Pavilion Setting: Morocco is represented by architecture and monuments from three famous Moroccan cities – Casablanca, Fez, and Marrakesh. Koutoubia Minaret, the focal point of the Pavilion, is a replica of the 12th century Marrakesh prayer tower that looks out over the World Showcase. Morocco is the only state-sponsored World Showcase Pavilion and the country played an integral part in the design and construction of the buildings, gardens, and Bab Boujeloud arch. The King of Morocco actually sent his personal craftsmen to construct and lay tile in much of the Pavilion, making this one of the most authentic areas in Epcot. Because of the religious significance of many of Morocco’s buildings, lights are not shined on the Pavilion during Illuminations.
Attraction Info: Morocco does not feature a ride or a film. Fortunately, there is still plenty to see and do. The “Treasures of Morocco” is a 45-minute walking tour of the Pavilion. Your guide will explain the history and culture of Morocco as well as go into detail about how Morocco’s master craftsmen built the Pavilion. It’s an excellent and informative tour to do if you have time and interest. In addition, The Fez House is a replica of a typical Moroccan home, with beautiful tile work and authentic artifacts. Be sure to also check out the “Gallery of Arts and History” and “Moroccan Style: The Art of Personal Adornment” museums for a variety of authentic displays of Moroccan history, technology, and accomplishment. All three of these exhibits can be casually experienced in about 15 minutes, so I would recommend checking them out as each is exceptionally well done. Finally, check your Times Guide for “MoRockin,” which features live Moroccan music and the belly dancer from Restaurant Marrakesh. They perform for free in the Pavilion throughout the day.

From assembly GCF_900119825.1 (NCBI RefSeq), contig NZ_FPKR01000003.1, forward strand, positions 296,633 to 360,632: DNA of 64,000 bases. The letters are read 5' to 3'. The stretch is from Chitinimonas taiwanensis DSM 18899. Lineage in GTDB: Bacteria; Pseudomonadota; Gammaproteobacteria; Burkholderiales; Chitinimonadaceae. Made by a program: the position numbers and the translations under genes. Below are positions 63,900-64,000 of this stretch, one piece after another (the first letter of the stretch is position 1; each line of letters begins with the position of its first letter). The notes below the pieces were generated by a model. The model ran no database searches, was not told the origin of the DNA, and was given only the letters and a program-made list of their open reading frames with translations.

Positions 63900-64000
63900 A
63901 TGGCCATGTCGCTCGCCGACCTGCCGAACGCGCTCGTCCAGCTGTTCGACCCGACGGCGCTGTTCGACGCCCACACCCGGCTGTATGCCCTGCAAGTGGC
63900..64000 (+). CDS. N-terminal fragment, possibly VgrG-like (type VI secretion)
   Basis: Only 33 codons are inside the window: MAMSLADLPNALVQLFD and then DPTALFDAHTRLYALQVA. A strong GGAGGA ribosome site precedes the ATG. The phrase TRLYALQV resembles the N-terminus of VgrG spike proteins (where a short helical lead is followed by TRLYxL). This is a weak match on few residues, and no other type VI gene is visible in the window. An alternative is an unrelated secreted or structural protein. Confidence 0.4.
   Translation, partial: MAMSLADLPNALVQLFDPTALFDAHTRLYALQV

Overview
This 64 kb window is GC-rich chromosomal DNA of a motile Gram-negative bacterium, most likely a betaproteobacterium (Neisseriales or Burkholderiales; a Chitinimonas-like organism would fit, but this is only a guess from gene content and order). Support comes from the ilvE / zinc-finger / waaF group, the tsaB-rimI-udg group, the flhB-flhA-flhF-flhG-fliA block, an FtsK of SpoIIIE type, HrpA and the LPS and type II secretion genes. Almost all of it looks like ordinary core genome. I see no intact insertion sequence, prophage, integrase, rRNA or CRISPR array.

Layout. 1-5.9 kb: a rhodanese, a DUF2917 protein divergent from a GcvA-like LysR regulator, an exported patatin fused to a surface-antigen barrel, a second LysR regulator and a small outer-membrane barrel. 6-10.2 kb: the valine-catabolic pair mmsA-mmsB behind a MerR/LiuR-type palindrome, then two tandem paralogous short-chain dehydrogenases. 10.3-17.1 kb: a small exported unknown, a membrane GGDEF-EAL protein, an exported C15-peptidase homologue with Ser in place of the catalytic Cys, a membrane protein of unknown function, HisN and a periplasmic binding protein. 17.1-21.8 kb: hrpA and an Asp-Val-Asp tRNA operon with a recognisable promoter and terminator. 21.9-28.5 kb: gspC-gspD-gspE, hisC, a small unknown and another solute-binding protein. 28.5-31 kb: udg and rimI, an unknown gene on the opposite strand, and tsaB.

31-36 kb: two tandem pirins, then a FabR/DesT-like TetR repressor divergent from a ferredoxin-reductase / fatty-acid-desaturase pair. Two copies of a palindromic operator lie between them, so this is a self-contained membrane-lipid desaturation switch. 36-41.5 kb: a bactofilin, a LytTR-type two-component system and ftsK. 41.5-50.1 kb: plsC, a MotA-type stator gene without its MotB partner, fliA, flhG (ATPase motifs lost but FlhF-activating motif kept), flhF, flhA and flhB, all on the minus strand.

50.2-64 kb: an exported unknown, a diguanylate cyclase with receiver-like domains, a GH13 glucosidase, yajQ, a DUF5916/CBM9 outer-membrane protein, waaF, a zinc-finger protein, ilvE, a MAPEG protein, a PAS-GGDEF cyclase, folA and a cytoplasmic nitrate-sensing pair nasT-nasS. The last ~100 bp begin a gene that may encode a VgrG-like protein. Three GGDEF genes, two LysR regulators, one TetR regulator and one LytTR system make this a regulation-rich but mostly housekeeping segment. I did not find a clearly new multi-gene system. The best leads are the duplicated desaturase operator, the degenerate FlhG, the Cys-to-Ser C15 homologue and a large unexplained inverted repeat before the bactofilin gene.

Dining Options: The Tangierine Café is one of the best values on the Disney Dining Plan and serves tasty, authentic Moroccan fare. Restaurant Marrakesh offers freshly prepared Moroccan cuisine and entertainment including a belly dancer and live band. In addition, the Moorish Café and Pastry Shop serves a variety of pastries, coffees, teas, and other light snacks.
Drink Around the World: The Moroccan refreshment stand serves a variety of slushie-style drinks. The options are similar to what you’ll find at the Mexico Pavilion and include a margarita-type drink as well as a pina colada and daiquiri. They are more sugary than alcoholic. The Tangierine Cafe also serves Casa Beer, brewed by Brasseries Du Maroc in Morocco ($6.99). Casa Beer is a light-bodied American Lager that most people should enjoy, especially on hot days, though it’s similar to most generic macro lagers.
Character Sightings: Aladdin and Jasmine greet guests out on the promenade throughout the day.
Shopping Opportunities: Morocco offers six or so small shops with a great variety of unique merchandise and gifts. Much of it is expensive, but it’s still fun to see the many handmade items and get a better sense of Moroccan style and culture. The Fez hat is probably the most popular item and many visitors get a kick out of wearing them around the World. I would highly recommend taking a few minutes to check out the craftsmanship of the items, even if you don’t have intent to purchase.